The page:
The idea to remake The Fly in the mid 1980s began with producer Kip Ohman and screenwriter Charles Edward Pogue. Pogue approached the story from a more realistic direction, making the transformation from man to fly more complete, but also much more gradual so as to avoid both the questionable science and the incapacitated protagonist. This draft attracted the interest of producer Stuart Cornfeld who, along with Mel Brooks, had just made the tragic and disturbing The Elephant Man with director David Lynch. Brooks, clearly attracted to dark, sad material as much as to his trademark broad comedy, excitedly entered into a production deal with 20th Century Fox, which owned the rights to the property. As he did on The Elephant Man, Brooks left his name off the credits and took no part in promoting the movie; for fear that any association with his satirical comedies would taint audience expectations for the film.
Though Cronenberg was Cornfeld’s first choice to direct The Fly, it would be a full year before he became involved, deep as he was into pre-production in Italy for Total Recall at the time that Cornfeld and Brooks were developing the project. Fortunately, Total Recall stalled when Cronenberg and producer Dino De Laurentiis had a major falling out, and the script for The Fly was immediately sent to the newly available director. Cronenberg expressed interest in taking on the picture as long as he could rewrite the screenplay and make the film in Canada with his usual crew. He asked for a salary of $750,000 to write and direct the movie and Brooks, who had the enthusiastic backing of 20th Century Fox, countered with an offer of one million, just to show the director how much he believed he was the right man for the job.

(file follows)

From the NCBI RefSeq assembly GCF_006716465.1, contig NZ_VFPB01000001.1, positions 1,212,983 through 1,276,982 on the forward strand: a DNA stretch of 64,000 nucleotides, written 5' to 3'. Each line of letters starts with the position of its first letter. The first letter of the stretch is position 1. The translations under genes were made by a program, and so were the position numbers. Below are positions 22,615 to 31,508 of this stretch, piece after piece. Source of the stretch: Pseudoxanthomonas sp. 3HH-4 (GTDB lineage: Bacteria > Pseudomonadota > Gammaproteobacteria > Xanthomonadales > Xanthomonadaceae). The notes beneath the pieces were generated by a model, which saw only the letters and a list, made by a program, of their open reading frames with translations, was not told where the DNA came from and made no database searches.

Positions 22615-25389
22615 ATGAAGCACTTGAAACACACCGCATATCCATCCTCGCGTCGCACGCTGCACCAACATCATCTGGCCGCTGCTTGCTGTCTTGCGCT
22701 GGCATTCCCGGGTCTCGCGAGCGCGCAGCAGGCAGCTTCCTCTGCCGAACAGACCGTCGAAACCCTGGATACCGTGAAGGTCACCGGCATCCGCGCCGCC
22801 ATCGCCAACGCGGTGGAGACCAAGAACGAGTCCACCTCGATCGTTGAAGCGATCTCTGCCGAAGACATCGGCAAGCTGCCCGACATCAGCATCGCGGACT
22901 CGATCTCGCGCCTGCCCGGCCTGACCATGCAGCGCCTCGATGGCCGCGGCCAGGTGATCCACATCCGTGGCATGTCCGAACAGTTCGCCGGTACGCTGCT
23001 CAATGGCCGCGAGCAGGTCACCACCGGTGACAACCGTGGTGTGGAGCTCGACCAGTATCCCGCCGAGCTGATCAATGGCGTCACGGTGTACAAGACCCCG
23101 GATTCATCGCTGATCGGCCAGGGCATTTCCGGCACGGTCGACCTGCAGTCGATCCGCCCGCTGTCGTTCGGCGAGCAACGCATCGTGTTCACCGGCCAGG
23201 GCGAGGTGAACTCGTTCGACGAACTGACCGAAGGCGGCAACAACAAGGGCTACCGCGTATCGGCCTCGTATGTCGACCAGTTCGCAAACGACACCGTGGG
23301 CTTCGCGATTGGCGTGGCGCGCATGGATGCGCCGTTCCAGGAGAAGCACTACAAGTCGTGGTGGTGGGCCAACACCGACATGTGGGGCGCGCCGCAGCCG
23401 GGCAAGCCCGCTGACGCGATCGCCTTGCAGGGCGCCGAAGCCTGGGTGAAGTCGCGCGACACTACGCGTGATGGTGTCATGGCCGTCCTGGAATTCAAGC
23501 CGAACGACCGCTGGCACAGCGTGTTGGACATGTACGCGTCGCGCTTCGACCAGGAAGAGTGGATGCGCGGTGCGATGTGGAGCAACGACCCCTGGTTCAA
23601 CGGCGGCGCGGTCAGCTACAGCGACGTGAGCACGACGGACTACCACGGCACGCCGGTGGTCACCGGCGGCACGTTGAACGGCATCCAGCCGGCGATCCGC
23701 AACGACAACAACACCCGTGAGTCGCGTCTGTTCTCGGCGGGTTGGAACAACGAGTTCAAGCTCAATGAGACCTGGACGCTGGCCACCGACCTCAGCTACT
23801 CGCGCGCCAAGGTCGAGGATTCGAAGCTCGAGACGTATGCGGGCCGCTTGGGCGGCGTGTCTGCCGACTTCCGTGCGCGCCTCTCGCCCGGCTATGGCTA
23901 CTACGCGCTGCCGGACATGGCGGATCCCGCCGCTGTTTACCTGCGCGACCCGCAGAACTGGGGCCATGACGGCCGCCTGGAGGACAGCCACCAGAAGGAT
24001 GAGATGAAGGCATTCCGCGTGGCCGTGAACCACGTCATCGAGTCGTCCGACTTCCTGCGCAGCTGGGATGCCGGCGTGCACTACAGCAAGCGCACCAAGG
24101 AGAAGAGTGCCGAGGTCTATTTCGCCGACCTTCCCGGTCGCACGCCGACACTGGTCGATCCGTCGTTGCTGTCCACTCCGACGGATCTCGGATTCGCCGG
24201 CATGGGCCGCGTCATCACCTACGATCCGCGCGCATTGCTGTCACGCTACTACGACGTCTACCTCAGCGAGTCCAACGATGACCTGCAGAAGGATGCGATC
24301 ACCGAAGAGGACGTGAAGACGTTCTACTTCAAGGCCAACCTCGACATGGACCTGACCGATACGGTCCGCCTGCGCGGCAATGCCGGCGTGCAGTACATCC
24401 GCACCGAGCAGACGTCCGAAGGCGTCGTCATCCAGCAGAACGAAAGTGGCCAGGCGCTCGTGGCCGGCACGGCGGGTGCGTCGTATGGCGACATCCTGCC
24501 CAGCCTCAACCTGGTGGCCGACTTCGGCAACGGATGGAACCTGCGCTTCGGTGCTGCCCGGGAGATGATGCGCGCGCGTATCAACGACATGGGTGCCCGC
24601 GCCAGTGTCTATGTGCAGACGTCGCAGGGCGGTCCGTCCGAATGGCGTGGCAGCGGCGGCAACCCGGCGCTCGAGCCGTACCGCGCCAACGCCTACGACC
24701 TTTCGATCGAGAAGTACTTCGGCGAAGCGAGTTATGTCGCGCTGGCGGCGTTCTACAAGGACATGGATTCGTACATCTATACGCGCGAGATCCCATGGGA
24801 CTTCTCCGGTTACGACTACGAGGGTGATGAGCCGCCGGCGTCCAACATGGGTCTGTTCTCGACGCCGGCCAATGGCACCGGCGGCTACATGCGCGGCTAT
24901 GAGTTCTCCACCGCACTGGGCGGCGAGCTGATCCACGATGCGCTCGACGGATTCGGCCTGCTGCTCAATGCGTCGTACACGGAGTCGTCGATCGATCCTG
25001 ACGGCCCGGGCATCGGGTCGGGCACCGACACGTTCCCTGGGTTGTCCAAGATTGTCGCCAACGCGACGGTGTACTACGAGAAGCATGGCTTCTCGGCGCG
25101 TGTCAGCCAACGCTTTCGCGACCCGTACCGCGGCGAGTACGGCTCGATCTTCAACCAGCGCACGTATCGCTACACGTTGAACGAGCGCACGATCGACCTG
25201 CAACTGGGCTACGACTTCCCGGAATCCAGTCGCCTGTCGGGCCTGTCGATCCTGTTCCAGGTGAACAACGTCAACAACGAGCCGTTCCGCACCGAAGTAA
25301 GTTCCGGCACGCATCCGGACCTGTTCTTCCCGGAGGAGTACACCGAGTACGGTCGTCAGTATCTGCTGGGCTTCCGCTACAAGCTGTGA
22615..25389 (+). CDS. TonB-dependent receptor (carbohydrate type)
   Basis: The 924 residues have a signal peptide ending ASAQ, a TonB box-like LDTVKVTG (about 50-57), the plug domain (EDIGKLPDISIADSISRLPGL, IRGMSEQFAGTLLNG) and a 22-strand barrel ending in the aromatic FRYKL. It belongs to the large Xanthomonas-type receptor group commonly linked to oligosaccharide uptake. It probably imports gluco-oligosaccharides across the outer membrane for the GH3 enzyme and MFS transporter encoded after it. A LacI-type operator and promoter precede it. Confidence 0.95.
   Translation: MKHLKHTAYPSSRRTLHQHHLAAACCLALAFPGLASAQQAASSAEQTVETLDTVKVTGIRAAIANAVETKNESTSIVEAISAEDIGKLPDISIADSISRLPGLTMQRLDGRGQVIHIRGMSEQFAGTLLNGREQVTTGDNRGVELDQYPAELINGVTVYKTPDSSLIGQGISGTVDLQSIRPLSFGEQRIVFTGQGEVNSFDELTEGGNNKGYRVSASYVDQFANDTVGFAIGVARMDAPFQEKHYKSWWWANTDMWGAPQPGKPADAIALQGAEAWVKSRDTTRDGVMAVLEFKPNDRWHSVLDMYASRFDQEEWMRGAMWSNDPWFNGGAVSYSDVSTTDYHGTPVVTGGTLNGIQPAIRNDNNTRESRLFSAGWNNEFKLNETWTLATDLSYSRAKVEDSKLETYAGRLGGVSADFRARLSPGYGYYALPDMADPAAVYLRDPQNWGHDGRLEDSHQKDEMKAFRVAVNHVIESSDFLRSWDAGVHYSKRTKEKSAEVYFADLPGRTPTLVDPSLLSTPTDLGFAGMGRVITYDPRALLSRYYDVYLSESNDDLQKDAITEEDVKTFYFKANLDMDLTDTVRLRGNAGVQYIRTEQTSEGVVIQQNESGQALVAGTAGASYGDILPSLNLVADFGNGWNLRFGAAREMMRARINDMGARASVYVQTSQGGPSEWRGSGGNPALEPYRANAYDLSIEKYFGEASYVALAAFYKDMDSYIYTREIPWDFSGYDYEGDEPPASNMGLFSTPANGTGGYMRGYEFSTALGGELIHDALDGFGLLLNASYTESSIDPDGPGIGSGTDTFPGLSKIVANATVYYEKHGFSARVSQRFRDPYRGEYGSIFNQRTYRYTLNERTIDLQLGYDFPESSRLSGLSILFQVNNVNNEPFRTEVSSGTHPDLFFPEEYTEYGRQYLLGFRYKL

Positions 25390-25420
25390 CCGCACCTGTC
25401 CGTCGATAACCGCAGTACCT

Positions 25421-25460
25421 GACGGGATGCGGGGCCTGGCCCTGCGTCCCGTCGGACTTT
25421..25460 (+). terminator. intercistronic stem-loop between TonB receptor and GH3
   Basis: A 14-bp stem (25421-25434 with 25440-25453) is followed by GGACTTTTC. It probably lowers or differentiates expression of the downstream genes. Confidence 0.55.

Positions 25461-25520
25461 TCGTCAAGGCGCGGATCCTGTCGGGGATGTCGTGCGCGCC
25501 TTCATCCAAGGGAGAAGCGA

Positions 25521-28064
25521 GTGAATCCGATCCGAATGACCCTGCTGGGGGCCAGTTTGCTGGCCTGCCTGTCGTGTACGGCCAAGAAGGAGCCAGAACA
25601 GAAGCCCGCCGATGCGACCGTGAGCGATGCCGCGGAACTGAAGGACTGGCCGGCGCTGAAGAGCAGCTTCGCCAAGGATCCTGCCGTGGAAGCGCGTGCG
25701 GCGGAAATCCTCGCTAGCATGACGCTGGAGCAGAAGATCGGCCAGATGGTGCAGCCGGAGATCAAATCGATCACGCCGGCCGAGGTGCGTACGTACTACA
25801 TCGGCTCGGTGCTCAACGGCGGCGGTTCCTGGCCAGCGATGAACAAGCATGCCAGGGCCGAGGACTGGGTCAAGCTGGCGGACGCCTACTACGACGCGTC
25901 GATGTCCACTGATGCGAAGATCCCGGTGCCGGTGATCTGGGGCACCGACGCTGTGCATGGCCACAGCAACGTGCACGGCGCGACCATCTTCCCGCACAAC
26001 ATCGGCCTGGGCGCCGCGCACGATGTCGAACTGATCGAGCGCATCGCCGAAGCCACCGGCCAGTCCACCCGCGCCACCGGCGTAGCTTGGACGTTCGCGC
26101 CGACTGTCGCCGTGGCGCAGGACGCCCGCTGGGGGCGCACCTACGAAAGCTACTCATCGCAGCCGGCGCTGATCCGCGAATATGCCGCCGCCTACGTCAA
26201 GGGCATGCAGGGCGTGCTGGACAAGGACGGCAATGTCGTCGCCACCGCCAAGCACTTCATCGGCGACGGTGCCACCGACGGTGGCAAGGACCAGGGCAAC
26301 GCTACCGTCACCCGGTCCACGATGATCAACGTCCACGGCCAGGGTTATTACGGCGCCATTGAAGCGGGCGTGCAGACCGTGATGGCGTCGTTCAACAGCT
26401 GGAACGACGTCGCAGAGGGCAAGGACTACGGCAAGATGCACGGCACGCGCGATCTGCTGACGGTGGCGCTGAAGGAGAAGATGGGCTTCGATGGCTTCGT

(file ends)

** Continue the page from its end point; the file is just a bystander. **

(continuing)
Brooks could not have been more correct. Over the previous decade Cronenberg’s low-budget films Shivers, Rabid, The Brood, Scanners, and Videodrome had practically invented a new subgenre of horror by exploring the specific fear of bodily transformation and infection--which has come to be known as “body horror.” The Fly was already layered with many of the filmmaker’s signature themes and obsessions and, working from Pogue’s screenplay, Cronenberg refined and heightened these elements. He also tightened the narrative and brought the love story to the forefront. Unnecessary characters were jettisoned or combined into one, and the protagonist’s gradual transformation became less a literal metamorphosis from a man into a fly and more of a progressive disintegration of a human body--an unmistakable metaphor for terminal illness.
This disease analogy is why The Fly is both a timeless story and a timely picture. Cronenberg
has always maintained his intention was to draw parallels in the movie to any
affliction that caused the breakdown of the human body--cancer, Huntington's,
ALS, or just old age--but when it was released in 1986, a time when mainstream